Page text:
Now, who wants to be holding that Greek debt, or shares of European banks exposed to Greece, if that shift occurs? That’s right. No one will touch it. It will be game over. The question then becomes, how large a haircut (loss of capital) will bondholders face in a restructuring? And how will this impact European bank balance sheets and earnings? Well, it won’t be pretty. Now repeat with Ireland. With Portugal. With Spain. With even Italy perhaps.
This outcome remains possible, in our view, although it is probably unlikely until 2012, by which time the core euro-area economy is likely to have entered a significant economic downturn. (More on that later.)
Our third take on the crisis was The Rising Sea of Debt, November 2010. Here we considered the possibility that the Irish, among other euro members in crisis, would simply choose to default rather than face the prolonged agony of servicing an unserviceable debt for a decade or more, prior to defaulting someday anyway. As we wrote:
Recent polls show that the Irish don’t WANT this “bailout”. They would PREFER TO DEFAULT. Just as a homeowner can make a perfectly rational economic decision to walk away from a mortgage which exceeds the value of their home, so the Irish can make a perfectly rational decision that, rather than spending the rest of their and their children’s lives servicing a colossal debt, they can JUST SAY “NO!” by defaulting, walking away and starting over.
The doomsayers respond to this by pointing out that the Irish government will find it difficult to access the debt markets again following a default and would do so only at far higher borrowing costs. Yes, that’s right, but ISN’T THAT THE POINT!? Just as the Irish may not want to eternally service a debt that was foolishly run up by well-compensated bank executives, they don’t want their government to ever have the option of assuming such a grotesque amount of debt ever again. “What’s that you say Mr Politician? Can’t access the capital markets to save a failing bank? OK, let ‘em fail. Can’t raise debt to pay for bloated, unsustainable welfare programmes? OK, end the programmes. Can’t finance some pet project in a representative’s district to help him get re-elected? Cancel it. Now let’s move on and get back to the business of working for a living, providing for our families and paying a reasonable, modest amount in taxes for essential services as we go along, rather than piss our hard-earned incomes away on debt that we can’t realistically service; on mismanaged private enterprises that have gone bankrupt; on welfare programmes that we can’t afford; and on political pork that serves no purpose other than to keep incompetent, corrupt politicians in power. Oh and by the way, we Irish fully understand that what we owe in debt, we owe largely to the English, who occupied our country for centuries, occasionally with brute military force. Well take this John Bull: WE DEFAULT!”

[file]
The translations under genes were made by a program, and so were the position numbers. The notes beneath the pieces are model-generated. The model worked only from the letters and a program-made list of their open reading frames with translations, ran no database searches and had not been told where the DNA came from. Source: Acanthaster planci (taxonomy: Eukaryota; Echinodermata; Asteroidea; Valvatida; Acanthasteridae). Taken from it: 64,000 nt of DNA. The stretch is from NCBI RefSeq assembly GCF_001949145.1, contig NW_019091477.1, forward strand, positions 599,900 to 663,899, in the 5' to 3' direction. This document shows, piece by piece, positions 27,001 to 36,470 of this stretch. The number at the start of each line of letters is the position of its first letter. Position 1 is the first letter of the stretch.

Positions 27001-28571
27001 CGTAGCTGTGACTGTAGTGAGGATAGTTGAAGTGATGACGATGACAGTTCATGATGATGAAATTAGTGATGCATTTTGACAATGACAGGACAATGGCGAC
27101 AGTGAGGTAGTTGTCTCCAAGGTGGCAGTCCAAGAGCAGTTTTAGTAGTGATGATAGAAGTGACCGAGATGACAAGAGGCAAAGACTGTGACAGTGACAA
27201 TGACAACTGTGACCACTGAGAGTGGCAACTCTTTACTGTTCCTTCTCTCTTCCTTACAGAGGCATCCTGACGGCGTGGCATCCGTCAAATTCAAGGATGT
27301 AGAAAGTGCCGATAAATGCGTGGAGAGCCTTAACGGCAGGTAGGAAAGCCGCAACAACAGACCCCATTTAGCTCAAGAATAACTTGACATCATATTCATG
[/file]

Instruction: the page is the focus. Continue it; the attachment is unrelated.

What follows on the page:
Irish politics has clearly been moving in this direction although it remains too early, in our view, to expect such a radical break with the past. As with Germany, however, the mood may have shifted somewhat further by 2012 and, in our view, an Irish default may very much be on the table at some point in future.
Why our continuing pessimism? Why now, that European leaders appear to have closed ranks against the bond market vigilantes, laying the groundwork for massive cross-border fiscal transfers and debt guarantees, do we still believe that, in the end, they are fighting a losing battle?
The answer is simple really: Nothing that the Eurocrats have done to date addresses the fundamental economic problems of the weaker euro area sovereign countries. Yes, they have passed various austerity measures. Yes, on paper at least, these are going to reduce government deficits going forward. But no, these measures are not, in fact, going to make it any more feasible to service the already colossal debt built up over the past decade. And why is that? Because while they do (in theory at least) reduce government expenditures, they do not provide incentives for private businesses to invest and expand. Without that, tax revenues cannot increase. Unless they do, the debt, even as restructured under this past week’s agreement, is simply not serviceable at its present, real face value. And that which is not serviceable will be either devalued or defaulted on.